Onstage in a saffron denim jacket, Institute singer Moses Brown struts around like Mick Jagger on ketamine, jumbling his body language like the mess of words pouring from his mouth.
On "Salt," the eponymous single from the group's EP on Sacred Bones, you can't gather much from the lyrics that Brown spits out. He plods on about the "salt of the earth," stringing his words together in a gin-drunk font while the band marches with a high and tight discipline. That contrast of taut instrumental control and reckless frontman has sparked a great deal of creativity for the Austin quartet, a band with less than two years under its hole-punched belt.
With two EPs pressed last year, Institute has quickly risen to the forefront of Austin punk, a community witnessing a burst of interest and intelligence. Glue, Xetas, Super Thief or Beth Israel — in the past couple years, the capitol has taken a turn toward dark, heavy and high-IQ music. Ghetto Gouls, Flesh Lights, Breakout! or Carl Sagan's Skate Shoes — it's wiry, leave-your-glasses-at-home music, the refuge of smart kids sick of vapid tunes and needing a rock 'n' roll release.
Take "Bureaucrat," from Institute's self-titled EP on Deranged Records. With a post-punk roll on the bass drum and an angular guitar interval, Brown sings of a DMV from hell. "Please have your papers ready as you approach / This is a final machine," he sings in a surprisingly clear timbre.
It's an anxious image, one of stale light and endless time in waiting rooms. And the machine at the front of the line — borrowed for the weekend from Terry Gilliam or Louis Lowry — is a hair-rising device suggesting a cold, clinical death. But before we reach the end of the queue, "Bureaucrat" takes a bizarre and anticlimactic turn. "Oh you, you have to go the back of the line. I'm sorry, try again in three weeks," sings Brown, putting fate on pause.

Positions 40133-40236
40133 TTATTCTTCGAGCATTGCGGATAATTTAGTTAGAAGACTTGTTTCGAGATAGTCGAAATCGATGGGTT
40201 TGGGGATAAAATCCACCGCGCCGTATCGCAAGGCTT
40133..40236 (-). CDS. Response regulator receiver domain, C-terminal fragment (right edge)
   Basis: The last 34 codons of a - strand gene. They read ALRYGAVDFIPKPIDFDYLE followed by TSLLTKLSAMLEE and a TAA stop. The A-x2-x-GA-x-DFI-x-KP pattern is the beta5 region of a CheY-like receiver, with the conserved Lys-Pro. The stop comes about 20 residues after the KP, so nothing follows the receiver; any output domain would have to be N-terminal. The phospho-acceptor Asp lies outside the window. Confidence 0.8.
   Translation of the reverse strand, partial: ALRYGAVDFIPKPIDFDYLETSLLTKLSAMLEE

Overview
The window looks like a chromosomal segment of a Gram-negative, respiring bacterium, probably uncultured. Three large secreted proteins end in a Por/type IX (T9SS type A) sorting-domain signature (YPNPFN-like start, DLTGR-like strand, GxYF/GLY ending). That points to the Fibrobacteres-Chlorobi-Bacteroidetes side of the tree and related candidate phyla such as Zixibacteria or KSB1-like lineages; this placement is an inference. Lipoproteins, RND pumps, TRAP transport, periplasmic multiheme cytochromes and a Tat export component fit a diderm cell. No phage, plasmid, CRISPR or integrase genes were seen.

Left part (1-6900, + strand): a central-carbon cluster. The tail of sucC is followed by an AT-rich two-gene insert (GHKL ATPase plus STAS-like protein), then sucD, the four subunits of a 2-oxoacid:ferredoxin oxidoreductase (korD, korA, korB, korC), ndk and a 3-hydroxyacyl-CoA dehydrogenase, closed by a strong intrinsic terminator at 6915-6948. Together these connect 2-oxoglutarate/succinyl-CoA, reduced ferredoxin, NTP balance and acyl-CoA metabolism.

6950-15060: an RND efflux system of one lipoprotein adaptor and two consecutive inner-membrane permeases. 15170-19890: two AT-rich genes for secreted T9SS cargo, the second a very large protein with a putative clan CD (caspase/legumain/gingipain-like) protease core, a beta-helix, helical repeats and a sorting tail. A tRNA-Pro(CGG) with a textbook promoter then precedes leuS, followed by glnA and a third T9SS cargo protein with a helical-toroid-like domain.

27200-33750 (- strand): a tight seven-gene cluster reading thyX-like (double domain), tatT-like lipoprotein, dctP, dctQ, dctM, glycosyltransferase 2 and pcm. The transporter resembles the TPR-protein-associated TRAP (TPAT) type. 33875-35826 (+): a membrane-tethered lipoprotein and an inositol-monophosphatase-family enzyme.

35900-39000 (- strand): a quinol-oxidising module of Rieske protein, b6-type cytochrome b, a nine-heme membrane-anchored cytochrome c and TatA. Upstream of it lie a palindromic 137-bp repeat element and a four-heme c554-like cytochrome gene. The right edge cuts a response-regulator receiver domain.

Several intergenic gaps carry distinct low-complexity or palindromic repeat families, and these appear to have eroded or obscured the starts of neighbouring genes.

This new, shrewd punk takes shape in different variations, but shares the trait of doing more with less. Fewer instruments, pedals, post-production effects — more words per minute, though — less sonic clutter and reduced room for error.
Institute's guitar channel runs on a clean path, letting the sour tones come from odd intervals and repetition. The bass purrs on simple and unifying riffs, the band's second great nod to British post-punk. The first, of course, is Brown's vocal slop, sounding like a time capsule from central London in the late '70s.
All of it gathers to create Institute's restless, stuck mood of being indoors for the cold weeks of winter.
$5, 8pm Friday, January 30, K23 Gallery, 702 Fredericksburg, (210) 776-5635, facebook.com/k23gallery
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